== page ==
Brian: Sure. Now, we’ve taken as many steps as we can to streamline the process. So the first step is you need to choose what large language model you’re going to use. Right now, we have support or are adding support to basically all major models, open-source models, commercial models, self-hosted models, models in the cloud, whatever you want to do. That is one way that we’re simplifying this for our customers in that we’re working out the interface with the large language model so that the customers don’t have to know exactly how to communicate with it. They can just use the tool to be able to build out the agent and we’ll handle the plumbing. So in doing that, it gives them not only the ability to just choose what model they want to use and be able to get going quickly, it also makes it easy for them to change models down the road.

Peg: I was just going to ask that. What if it’s not the right model? What if it’s not the right one?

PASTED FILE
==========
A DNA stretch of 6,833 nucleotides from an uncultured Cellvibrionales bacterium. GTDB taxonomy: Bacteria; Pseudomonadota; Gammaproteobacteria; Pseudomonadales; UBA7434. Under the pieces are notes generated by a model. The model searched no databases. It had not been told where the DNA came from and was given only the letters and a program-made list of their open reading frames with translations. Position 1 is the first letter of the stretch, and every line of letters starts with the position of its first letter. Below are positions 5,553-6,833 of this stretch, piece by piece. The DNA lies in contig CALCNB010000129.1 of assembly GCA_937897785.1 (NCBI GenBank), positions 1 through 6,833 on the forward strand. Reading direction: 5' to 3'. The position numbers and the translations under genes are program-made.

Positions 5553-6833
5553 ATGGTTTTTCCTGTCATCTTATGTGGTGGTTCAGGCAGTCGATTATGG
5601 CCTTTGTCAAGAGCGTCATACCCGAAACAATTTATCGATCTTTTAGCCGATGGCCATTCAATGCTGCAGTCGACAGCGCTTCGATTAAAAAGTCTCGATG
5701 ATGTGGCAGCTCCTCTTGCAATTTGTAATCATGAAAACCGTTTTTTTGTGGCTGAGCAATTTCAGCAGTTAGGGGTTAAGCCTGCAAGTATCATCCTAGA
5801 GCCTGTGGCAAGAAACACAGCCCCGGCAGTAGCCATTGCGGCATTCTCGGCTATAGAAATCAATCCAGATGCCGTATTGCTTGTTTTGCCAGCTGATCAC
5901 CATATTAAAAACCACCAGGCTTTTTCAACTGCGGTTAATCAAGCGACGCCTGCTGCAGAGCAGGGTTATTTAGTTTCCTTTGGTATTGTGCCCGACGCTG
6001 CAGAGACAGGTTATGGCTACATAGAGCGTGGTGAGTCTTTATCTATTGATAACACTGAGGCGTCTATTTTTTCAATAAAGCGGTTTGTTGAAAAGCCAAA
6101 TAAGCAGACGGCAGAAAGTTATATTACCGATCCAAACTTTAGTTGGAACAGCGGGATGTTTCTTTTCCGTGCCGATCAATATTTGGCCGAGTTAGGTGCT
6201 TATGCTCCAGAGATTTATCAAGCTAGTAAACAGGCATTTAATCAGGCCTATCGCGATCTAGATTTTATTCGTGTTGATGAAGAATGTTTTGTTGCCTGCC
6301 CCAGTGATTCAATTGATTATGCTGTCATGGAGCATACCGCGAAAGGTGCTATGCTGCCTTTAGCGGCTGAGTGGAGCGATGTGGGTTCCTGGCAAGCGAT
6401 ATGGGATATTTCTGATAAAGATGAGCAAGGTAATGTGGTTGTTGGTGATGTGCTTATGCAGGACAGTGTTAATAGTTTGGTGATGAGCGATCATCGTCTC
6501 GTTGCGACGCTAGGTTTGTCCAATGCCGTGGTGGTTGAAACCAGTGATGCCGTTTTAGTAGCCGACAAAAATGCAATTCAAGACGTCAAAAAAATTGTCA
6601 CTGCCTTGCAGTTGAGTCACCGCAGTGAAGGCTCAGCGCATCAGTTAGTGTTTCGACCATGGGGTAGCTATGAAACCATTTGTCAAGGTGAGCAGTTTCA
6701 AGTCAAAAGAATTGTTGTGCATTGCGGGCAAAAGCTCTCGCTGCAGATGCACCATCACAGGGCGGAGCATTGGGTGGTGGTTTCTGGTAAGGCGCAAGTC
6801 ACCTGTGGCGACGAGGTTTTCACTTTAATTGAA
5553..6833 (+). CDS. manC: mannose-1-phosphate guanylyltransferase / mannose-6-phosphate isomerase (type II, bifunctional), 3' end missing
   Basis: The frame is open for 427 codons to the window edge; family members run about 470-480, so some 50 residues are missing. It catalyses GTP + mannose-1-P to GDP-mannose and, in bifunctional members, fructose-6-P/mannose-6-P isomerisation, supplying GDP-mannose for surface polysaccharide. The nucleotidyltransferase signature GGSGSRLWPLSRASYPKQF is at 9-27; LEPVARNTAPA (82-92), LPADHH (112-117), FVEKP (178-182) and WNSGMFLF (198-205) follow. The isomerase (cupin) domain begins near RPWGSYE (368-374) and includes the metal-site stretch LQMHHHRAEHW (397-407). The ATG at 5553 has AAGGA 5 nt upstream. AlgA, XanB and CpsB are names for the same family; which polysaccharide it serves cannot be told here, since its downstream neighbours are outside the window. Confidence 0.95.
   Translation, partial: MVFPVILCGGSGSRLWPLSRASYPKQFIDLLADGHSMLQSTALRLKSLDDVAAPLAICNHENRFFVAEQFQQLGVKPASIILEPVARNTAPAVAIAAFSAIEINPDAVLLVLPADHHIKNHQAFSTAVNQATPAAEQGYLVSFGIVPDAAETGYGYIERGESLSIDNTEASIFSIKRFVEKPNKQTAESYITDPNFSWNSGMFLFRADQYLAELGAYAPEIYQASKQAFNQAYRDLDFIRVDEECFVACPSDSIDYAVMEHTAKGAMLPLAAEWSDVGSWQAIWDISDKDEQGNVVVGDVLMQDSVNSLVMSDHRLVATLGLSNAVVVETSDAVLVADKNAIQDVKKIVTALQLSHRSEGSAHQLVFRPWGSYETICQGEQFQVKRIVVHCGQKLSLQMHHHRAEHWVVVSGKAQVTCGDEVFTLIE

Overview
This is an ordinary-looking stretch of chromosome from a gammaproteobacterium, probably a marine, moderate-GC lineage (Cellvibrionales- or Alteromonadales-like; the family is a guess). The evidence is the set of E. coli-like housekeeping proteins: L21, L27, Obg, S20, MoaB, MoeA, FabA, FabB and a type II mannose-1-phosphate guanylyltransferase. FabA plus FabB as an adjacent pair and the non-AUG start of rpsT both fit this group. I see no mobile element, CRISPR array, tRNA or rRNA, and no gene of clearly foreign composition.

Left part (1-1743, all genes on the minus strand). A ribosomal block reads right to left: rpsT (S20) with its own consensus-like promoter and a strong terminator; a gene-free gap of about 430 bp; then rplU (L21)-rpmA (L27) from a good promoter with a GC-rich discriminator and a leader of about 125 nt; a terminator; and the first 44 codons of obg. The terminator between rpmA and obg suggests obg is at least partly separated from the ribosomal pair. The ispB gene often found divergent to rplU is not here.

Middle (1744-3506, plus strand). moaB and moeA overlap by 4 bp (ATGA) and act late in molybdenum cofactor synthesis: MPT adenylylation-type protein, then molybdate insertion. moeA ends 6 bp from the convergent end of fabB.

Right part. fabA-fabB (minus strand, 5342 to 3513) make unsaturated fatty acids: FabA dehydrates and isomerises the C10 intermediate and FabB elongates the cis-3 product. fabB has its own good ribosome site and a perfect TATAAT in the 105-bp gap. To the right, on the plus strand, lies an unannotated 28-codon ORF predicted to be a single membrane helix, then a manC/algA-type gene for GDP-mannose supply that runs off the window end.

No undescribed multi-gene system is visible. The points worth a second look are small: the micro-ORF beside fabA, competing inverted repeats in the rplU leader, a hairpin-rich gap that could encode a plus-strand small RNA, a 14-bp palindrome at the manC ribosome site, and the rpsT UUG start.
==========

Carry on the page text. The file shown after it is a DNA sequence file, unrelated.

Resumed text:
Brian: So what we’ve done with our tool is we’ve made sure that we support multiple models. We have basically have a sort of a universal interface behind the scenes so that you’re using—I don’t know Claude today and tomorrow—you decide you know what? We need to start using OpenAI. It’s literally a drop down within the agent configuration to have it use a different model. So you’ve got your model and you’ve decided on that, but you’re not locked into it You can change it later, not a problem. So the next thing you have to do is you have to configure your agent. So what does that mean? Well, that means using natural language to build your prompt right to describe what this agent should and shouldn’t do. You can add context from the screen that you’re going to have this agent embedded into and then you give the agent access to any data—you know, database data, unstructured data inside of documents, any APIs that you’d like for it to call, or you could even write low code routines for more complex tasks that you’d like the AI to be able to do. Then you’re just testing it as you configure because in our IDE, you select your model and the IDE is connected to the model at that point, so you have a mock chat window right there in front of you as you’re developing. You can be conversing with the large language model as you’re changing the prompt and as you’re changing settings so that you can say well, that wasn’t really the response that I was looking for. Let me make a tweak to my prompt and then ask again.